Fewer dollars for law enforcement means fewer drunk driving arrests in Madison County. In 2006, when Richmond police were working with a $70,000 federal grant, officers made 409 DUI arrests. The tally so far this fiscal year, with only $29,000 available, is 169 arrests. Major Bob Mott says it’s a simple matter of economics. “When you have a 70 officer base and you lose 15 officers, that’s a significant amount, and obviously when you lose a significant of folks trying to enforce and look for DUI’s, it’s going to have a toll on your numbers, and that’s what we’re seeing”, said Mott.
Mott has no evidence to back him up but speculates tougher D-U-I enforcement in recent years has helped curb drunk driving in Madison County today.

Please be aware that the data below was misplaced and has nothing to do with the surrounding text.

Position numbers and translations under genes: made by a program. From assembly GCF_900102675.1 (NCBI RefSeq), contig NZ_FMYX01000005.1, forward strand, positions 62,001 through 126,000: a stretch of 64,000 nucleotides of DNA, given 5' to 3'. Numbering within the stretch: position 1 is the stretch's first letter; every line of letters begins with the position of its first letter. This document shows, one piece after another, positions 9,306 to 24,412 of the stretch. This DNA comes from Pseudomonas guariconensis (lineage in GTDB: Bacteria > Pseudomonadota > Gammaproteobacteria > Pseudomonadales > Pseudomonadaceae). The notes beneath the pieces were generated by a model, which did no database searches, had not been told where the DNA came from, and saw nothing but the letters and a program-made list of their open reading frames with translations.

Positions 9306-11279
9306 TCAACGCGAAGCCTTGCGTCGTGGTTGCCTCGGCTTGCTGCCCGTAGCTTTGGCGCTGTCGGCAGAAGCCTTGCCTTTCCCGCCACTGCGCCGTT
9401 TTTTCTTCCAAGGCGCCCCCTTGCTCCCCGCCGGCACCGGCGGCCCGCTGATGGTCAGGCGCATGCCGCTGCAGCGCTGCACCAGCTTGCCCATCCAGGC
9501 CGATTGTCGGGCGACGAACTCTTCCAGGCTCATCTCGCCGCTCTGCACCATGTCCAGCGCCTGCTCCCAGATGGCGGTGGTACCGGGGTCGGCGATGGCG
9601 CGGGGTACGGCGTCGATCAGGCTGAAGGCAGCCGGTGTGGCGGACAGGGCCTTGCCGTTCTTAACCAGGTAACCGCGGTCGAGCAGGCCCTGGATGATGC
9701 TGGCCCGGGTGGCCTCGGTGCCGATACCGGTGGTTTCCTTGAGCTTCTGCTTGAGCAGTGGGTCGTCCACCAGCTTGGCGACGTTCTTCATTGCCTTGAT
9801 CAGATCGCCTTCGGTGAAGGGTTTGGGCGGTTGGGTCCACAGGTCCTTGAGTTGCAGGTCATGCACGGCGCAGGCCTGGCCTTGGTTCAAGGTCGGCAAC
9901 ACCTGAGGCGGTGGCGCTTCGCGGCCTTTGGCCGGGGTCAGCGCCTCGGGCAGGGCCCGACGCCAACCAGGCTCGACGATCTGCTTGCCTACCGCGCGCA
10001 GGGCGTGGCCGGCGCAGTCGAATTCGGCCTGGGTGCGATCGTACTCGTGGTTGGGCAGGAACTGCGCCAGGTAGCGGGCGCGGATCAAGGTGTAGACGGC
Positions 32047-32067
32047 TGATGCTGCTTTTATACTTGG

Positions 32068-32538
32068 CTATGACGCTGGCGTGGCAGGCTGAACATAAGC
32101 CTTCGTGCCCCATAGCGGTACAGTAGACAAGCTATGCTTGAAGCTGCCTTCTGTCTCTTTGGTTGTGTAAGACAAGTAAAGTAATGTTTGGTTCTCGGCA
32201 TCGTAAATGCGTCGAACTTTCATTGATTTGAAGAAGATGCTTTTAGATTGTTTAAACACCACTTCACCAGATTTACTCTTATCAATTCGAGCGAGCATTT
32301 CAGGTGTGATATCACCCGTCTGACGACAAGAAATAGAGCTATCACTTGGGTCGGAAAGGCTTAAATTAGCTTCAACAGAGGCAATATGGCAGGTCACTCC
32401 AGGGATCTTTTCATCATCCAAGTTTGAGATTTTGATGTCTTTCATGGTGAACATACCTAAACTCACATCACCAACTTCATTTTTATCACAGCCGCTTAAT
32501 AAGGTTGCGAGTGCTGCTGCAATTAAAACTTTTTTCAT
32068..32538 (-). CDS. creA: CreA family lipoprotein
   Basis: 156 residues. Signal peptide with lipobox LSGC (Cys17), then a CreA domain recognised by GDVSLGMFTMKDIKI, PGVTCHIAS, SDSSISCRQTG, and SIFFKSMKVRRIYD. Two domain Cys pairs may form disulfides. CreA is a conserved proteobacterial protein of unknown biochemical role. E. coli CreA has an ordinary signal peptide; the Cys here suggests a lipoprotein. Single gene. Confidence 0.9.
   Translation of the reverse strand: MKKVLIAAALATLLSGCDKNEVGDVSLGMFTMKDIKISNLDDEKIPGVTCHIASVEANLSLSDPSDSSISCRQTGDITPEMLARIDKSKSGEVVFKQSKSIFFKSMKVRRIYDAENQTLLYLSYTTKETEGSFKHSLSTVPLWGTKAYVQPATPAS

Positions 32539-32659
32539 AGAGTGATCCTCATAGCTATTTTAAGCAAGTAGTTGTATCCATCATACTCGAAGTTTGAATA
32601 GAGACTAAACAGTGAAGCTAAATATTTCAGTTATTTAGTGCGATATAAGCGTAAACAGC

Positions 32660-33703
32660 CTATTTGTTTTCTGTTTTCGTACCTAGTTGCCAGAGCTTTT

“I can’t swear to this, we would think that people are becoming more attuned that we are looking for DUI’s, we are actively enforcing them, we’re going after them, and now that we don’t have that money to where you can do those extra patrols, you can do the road checks and such, and the loss of manpower, obviously the numbers for enforcement aren’t nearly what they were”, said Mott.
Whatever the budget, Major Bob Mott says the police mission is the same.
“Of course the guys that are workin’, they’re doing it, they’re looking’ for them just like usual, but the truth is when you restrict manpower by that big of a percentage, you’re gonna have a downturn in numbers, just because you know you’re not gonna have as many eyes on the road lookin’ for them,” said Mott.
203 Kentuckians were killed in alcohol-related crashes in 2009.